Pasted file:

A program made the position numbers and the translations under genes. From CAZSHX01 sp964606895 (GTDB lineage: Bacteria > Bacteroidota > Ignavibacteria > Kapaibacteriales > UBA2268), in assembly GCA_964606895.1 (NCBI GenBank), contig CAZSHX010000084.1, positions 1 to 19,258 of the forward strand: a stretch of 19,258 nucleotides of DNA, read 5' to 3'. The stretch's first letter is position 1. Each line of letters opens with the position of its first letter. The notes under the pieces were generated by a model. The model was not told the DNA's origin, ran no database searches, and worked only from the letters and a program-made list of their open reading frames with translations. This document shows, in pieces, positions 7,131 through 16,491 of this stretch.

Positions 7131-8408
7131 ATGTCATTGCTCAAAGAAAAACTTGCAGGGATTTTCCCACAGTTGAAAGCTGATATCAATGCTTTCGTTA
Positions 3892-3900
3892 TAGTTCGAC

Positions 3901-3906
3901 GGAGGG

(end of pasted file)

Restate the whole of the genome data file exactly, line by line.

A program made the position numbers and the translations under genes. From CAZSHX01 sp964606895 (GTDB lineage: Bacteria > Bacteroidota > Ignavibacteria > Kapaibacteriales > UBA2268), in assembly GCA_964606895.1 (NCBI GenBank), contig CAZSHX010000084.1, positions 1 to 19,258 of the forward strand: a stretch of 19,258 nucleotides of DNA, read 5' to 3'. The stretch's first letter is position 1. Each line of letters opens with the position of its first letter. The notes under the pieces were generated by a model. The model was not told the DNA's origin, ran no database searches, and worked only from the letters and a program-made list of their open reading frames with translations. This document shows, in pieces, positions 7,131 through 16,491 of this stretch.

Positions 7131-8408
7131 ATGTCATTGCTCAAAGAAAAACTTGCAGGGATTTTCCCACAGTTGAAAGCTGATATCAATGCTTTCGTTA
Positions 3892-3900
3892 TAGTTCGAC

Positions 3901-3906
3901 GGAGGG